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He’s frequency–amplitude formulation is used to solve the Duffing harmonic oscillator problem. The solution procedure is simple, and the result obtained is valid for the whole solution domain with high accuracy.... Modified He’s frequency formulation method... Nonlinear oscillators
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The DRO's output waveforms with and without device mismatch between the two oscillators. ... A novel digitally-controlled oscillator (DCO) is reported. Utilizing a new capacitive load, the new DCO is capable of producing much higher output frequencies than existing DCOs. All other components are fully digital and modular, allowing portability to any CMOS process and customization for different applications. At the heart of the DCO is a digital ring oscillator (DRO) that utilizes the new shunt-capacitive loads. Unprecedented higher frequencies are obtained through a novel idea of electrically removing the effect of un-enabled loads. Simple design conditions for achieving proper operation of the DRO are provided and verified through simulations with several technologies. Spice simulations verified the correct and superior operation of the DCO even with device mismatch. A custom layout of the DRO was generated using LFoundry's 150nm technology. The total DRO area was found to be 418µm2. Comparison with other DCOs and VCO shows that the new DCO outperforms conventional DCOs in all aspects; maximum attainable frequency, power efficiency and required number of control bits to achieve a certain resolution.... The DRO's characteristics (period/frequency versus control word) using the two control methods. ... Power consumption of the DRO; power increases as frequency decreases. ... Digitally-controlled oscillator (DCO)... DCO's frequency characteristics. Code words 0–30 represent the basic DRO range. Other ranges are obtained through division with a 3-bit counter. ... Conventional techniques for implementing DCOs. (a) A digital oscillator based on shunt MOS capacitors, (b) a digital oscillator based on current starving, and (c) a digital oscillator based on path selection.
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Shape oscillations... PSDs of a2 the different fluids at (a) Re=639 and (b) Re=418. In (a), the green solid line denotes f=107Hz, the natural frequency of n=2 mode oscillation for water droplet and the green dashed line denotes f=90Hz, the natural frequency of n=2 mode oscillation for glycerol droplet. (For interpretation of the references to color in this figure legend, the reader is referred to the web version of this article.) ... The shape dynamics of droplets exposed to an air jet at intermediate droplet Reynolds numbers is investigated. High speed imaging and hot-wire anemometry are employed to examine the mechanism of droplet oscillation. The theory that the vortex shedding behind the droplet induces oscillation is examined. In these experiments, no particular dominant frequency is found in the wake region of the droplet. Hence the inherent free-stream disturbances prove to be driving the droplet oscillations. The modes of droplet oscillation show a band of dominant frequencies near the corresponding natural frequency, further proving that there is no particular forcing frequency involved. In the frequency spectrum of the lowest mode of oscillation for glycerol at the highest Reynolds number, no response is observed below the threshold frequency corresponding to the viscous dissipation time scale. This selective suppression of lower frequencies in the case of glycerol is corroborated by scaling arguments. The influence of surface tension on the droplet oscillation is studied using ethanol as a test fluid. Since a lower surface tension reduces the natural frequency, ethanol shows lower excited frequencies. The oscillation levels of different fluids are quantified using the droplet aspect ratio and correlated in terms of Weber number and Ohnesorge number.... Sequence of consecutive snapshots (5ms apart) of the oscillating droplets. The scale bar in the first image represents 1mm. ... Power spectral density of the instantaneous velocity measured at the wake of the oscillating droplets for water and glycerol at two different Reynolds numbers.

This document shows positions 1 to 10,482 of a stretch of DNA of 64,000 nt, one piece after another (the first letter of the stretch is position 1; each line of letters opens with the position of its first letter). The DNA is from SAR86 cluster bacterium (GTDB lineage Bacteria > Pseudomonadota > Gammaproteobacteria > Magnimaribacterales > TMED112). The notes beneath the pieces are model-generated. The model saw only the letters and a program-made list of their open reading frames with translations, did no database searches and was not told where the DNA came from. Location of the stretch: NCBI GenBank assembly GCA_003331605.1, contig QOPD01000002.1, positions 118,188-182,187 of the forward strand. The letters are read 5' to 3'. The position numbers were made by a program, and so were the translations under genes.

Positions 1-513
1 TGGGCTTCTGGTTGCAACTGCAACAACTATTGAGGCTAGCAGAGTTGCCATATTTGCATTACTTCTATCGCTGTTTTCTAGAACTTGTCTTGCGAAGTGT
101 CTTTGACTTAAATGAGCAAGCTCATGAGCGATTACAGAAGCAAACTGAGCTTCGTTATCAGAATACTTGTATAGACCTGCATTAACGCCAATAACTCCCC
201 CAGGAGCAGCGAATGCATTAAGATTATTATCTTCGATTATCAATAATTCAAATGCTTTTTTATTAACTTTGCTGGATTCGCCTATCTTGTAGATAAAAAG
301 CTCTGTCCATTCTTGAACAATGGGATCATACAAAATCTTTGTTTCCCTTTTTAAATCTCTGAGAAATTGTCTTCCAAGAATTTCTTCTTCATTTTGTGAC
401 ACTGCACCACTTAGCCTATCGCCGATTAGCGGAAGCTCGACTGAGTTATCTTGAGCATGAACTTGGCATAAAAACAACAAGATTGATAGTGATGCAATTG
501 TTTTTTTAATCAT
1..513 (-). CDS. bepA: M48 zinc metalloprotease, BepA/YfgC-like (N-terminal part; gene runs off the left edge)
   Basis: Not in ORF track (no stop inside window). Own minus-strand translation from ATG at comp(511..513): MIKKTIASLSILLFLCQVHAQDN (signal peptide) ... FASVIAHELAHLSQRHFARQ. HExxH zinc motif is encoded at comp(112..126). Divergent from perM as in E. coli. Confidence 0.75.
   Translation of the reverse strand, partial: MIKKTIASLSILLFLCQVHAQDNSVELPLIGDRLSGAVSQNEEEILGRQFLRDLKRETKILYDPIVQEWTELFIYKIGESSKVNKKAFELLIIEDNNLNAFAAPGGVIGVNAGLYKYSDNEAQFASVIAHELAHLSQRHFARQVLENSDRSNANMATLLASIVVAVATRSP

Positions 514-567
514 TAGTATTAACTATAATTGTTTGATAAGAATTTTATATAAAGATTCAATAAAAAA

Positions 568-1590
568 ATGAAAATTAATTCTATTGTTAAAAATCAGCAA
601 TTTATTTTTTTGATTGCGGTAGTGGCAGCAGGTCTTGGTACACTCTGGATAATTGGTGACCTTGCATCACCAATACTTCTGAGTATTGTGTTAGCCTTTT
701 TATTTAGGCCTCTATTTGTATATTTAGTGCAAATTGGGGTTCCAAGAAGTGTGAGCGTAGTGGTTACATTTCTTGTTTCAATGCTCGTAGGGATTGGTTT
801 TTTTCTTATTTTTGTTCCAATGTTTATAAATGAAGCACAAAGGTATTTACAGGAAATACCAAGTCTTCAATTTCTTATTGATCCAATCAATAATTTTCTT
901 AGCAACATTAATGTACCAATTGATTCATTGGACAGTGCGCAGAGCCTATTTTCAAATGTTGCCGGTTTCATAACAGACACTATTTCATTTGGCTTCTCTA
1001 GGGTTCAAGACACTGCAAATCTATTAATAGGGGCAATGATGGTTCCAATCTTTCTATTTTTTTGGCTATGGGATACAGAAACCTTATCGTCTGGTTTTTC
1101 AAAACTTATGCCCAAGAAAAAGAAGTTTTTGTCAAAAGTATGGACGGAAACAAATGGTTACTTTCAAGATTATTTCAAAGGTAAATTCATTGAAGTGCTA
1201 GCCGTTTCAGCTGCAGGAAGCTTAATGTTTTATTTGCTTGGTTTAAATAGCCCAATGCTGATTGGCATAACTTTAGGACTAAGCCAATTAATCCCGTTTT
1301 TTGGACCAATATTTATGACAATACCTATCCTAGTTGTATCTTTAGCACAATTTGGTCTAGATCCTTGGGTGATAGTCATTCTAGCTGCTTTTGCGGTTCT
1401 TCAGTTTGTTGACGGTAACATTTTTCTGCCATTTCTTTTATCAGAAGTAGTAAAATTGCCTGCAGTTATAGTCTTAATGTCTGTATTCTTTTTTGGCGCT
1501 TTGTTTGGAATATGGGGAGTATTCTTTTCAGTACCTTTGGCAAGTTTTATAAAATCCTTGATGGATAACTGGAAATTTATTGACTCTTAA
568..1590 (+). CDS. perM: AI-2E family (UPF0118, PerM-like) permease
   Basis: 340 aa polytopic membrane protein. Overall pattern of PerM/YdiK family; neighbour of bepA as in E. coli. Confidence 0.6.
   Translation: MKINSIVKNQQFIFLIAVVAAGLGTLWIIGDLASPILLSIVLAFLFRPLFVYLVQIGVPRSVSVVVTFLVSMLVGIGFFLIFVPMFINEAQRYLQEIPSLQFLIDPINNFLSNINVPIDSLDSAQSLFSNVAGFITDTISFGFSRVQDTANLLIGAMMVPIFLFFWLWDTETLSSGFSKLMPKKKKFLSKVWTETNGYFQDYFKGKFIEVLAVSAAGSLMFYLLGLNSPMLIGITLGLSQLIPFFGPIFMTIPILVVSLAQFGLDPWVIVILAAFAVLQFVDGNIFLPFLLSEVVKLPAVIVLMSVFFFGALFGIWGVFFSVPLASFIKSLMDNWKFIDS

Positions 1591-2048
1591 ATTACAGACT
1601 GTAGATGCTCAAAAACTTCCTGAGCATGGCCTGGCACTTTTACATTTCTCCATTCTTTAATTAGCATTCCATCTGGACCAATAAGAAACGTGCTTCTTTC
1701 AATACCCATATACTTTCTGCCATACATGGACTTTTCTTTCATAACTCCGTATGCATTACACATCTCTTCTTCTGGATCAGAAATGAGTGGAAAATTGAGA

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Various biological processes regulated by cytosolic Ca2+ oscillations. ... Calcium oscillations... Cartoon illustrating the main mechanisms involved in the generation of cytosolic Ca2+ oscillations. Cytosolic Ca2+ oscillations are generated through the concerted action of cellular mechanisms that increase (red) and decrease (blue) the concentration of Ca2+ in the cytoplasm. Oscillatory signals are initiated by stimuli that trigger entry of external Ca2+ through receptor (R) or voltage (ΔV) gated Ca2+ channels in the plasma membrane or by activation of receptors (R) that stimulate PLC and InsP3-mediated Ca2+-release from the ER/SR. When the cytosolic level of Ca2+ increases, Ca2+ itself stimulates InsP3Rs and/or RyRs to release further Ca2+ into the cytoplasm. During this phase, Ca2+ buffers bind Ca2+ which contributes to the decrease in the cytosolic concentration of free Ca2+. When the Ca2+ concentration reaches high levels, the plasma membrane Ca2+-ATPase (PMCA) and Na+/Ca2+-exchanger (NCX) extrude Ca2+ to the outside, whereas the ER/SR Ca2+-ATPase (SERCA) pumps Ca2+ back into the ER/SR. ... Cytosolic calcium (Ca2+) oscillations are vastly flexible cell signals that convey information regulating numerous cellular processes. The frequency and amplitude of the oscillating signal can be varied infinitely by concerted actions of Ca2+ transporters and Ca2+-binding proteins to encode specific messages that trigger downstream molecular events. High frequency cytosolic Ca2+ oscillations regulate fast responses, such as synaptic transmission and secretion, whereas low frequency oscillations regulate slow processes, such as fertilization and gene transcription. Thus, the cell exploits Ca2+ oscillations as a signalling carrier to transduce vital information that controls its behaviour. Here, we review the underlying biochemical mechanisms responsible for generating and discriminating cytosolic Ca2+ oscillations.